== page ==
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Indoctrination by Our Public Schools.
Jerry Bergman

Schools, Indoctrination Centers?
Schools are openly indoctrination institutions, designed to inculcate in their students a specific set of values and beliefs. As Roberts (1981:28) notes:

From a Christian view, some of the values and beliefs indoctrinated are positive (a love of learning) but others are negative (the discarding of all absolute values). A major problem is that the anti-Christian side of religious questions are often forcefully and persuasively presented with impunity, but the Christian position is typically censored out of the curriculum Bergman, 1980). The reason for this one-sided indoctrination is that the anti-Christian position is "secular," and thus can be taught. The Christian side, though, is viewed as "religious," and separation of church and state requirements, it is often successfully but incorrectly argued, prohibits this side from being presented (Whitehead, 1983, 1985). While teaching content guidelines are often not rigidly enforced, and somewhat up to the discretion of the teacher, a strong pervasive pattern exists for the anti-Christian side to be presented far more often, especially in the larger city and suburban school districts. The creation view of origins, it is felt, cannot be taught because it is "religious," but the anti-creation position can because it is secular, and is not teaching "religion," and therefore is objective and "proper." Enforcement of this position is ironically more common at the higher grade levels.

The writer's experience is that positive comments about Christian values and religion in general, in both the behavioral and natural sciences, are rare, especially at the college level. On the other hand, negative comments (many times inaccurate or grossly distorted, to say the least) are commonly made. In the writer's entire undergraduate education (four majors) and graduate trainmg (completion of the equivalent of three Ph.D.s) he has heard, at best, three clearly positive comments about Christianity

These comments specifically were, that "the church" has historically assumed a major responsibility in the care ofthe mentallyand physically sick (during the middle ages, it was noted, in many monasteries the care was of fairly high quality and very compassionate). The second was made by a strongly anti-Christian professor who almost every class criticized both religious believers and their beliefs. Yet, he once admitted that the only effective rehabilitation that he had seen work in prison was religious conversion. The third comment was by a Jewish professor who stated that, for ancient historical writing, the Old Testament contained a lot of "wisdom," and a remarkably high level of insight. He was not implying that the Hebrew Scriptures were God's word land made this clear) but only that their level of insight was "interesting!" His other comments about religion were quite critical, especially of Christianity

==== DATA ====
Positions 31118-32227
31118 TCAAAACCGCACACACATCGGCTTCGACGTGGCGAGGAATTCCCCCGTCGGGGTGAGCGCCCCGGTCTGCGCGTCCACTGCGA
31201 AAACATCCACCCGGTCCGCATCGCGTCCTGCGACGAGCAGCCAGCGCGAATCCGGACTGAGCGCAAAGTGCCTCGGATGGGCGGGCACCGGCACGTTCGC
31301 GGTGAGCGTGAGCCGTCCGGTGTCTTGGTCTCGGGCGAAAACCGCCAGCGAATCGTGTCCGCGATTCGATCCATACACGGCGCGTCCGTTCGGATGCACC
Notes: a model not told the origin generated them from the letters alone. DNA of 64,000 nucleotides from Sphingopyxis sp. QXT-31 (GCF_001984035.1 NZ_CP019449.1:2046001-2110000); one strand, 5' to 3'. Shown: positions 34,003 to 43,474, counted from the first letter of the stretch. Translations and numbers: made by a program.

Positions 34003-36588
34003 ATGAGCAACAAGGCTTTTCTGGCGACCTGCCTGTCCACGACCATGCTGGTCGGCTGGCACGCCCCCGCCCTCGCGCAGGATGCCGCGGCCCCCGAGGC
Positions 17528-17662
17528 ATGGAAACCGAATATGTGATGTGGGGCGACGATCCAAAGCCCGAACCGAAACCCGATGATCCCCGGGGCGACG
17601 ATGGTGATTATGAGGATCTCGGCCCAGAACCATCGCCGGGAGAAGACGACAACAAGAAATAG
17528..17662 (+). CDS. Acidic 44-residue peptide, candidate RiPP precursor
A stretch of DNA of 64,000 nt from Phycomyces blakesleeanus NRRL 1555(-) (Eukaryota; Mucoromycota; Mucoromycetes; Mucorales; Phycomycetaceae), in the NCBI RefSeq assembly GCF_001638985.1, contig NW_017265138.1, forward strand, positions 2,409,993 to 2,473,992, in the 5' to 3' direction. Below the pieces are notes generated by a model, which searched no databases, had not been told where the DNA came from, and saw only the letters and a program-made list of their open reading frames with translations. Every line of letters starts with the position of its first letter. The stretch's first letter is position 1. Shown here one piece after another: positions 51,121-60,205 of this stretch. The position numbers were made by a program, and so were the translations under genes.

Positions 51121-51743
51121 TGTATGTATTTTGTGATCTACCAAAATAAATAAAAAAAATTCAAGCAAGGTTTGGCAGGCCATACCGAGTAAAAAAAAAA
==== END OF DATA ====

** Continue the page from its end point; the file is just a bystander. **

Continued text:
On the other hand, I can remember countless negative comments toward Christianity and religion in general. A few of my professors seemed to feel that their main goal in the class was to lambast Christian and all religious beliefs, values, ideas, and persons. And most of the time, when they did so, religion had nothing to do with the subject matter at hand. For example, in one undergraduate biology class (which was recorded and transcribed), the professor often mocked Christianity Below are some excerpts which not only reveal the professor's lack of knowledge about the Scriptures but are obviously totally inappropriate in a biology classlin this class alonethe professor spent an entire houi; nonstop, criticizing Christianity and the Bible).

Although many professors do not go to this extreme, similar ignorance is constantly passed off as "knowledge" in our university classrooms today! In a graduate level course entitled "Myth and Myth Making," although the professor was extremely knowledgeable and very open to alternative points of view (he was an excellent discussion facilitator), it was clear from most of the student comments that, among other things, they assumed a priori that evolution is true, and as no one mentioned theistic evolution, atheistic evolulion was implied. While few blatantly anti-religious comments were made, the underlying assumptions were basically this view. This form of indoctrination, though, is more subtle but far more effective. If a student verbalized, "I think that God is a myth and does not exist," this confrontation might elicit any latent religious feelings that other students still had.

Blatant propaganda is far less effective, and this makes the pervasive indoctrination of the public schools all the more dangerous. As an example, in this class, half of one class period was spent discussing allusions to animals in everyday speech (he is as sly as a fox, eats like a bird, is messy as a pig, etc.) as well as in literary metaphors. Several of the students suggested that these allusions were common because of man's kinship with animals and that, indeed, humans could have inherited some of these traits from these particular animals in their long line of evolution, in essence picking and choosing traits along the way Thus humans, indeed, do have traits that some animals manifest. Although students suggested that there are many inaccuracies (owls are not actually wise compared to birds, pigs are among the smartest of animals, etc.) nonetheless, the alleged similarities were noted.

Probably the best example of indoctrination, partially because it is clearly anti-religious, is that typically found in Death and Dying classes. The writer has had several courses titled variously Death andflying Bereavemenfl Sociology of Aging and similar classes. In all of these courses, it was specifically taught as fact, and no one questioned it, that there is no life after death, and that the person dying "must accept this fact" instead of utilizing "rationalizations" or "delusions" to deal with "reality" such as death is not the end of life. Also criticized were such euphemisms as "passed away," he is now "beyond the veil" or "is with the Lord." In several classes it was specifically stressed that these terms should never be used in reference to the dying or dead. The person is simply "dying" or "has died" and, except in our memory, is gone forever In the three classes the writer has been part of, there was no recognition of, or even awareness indicating that many people believe that death of the body is not the everlasting end of the person's consciousness or existence. This teaching is clearly, blatantly anti-Christian. The courts have consistently ruled that, by law, the slate is not to be hostile toward religion. Yet instruction in colleges typically is such. The instruction in these classes was specific and matter-of-fact. There is no life after death.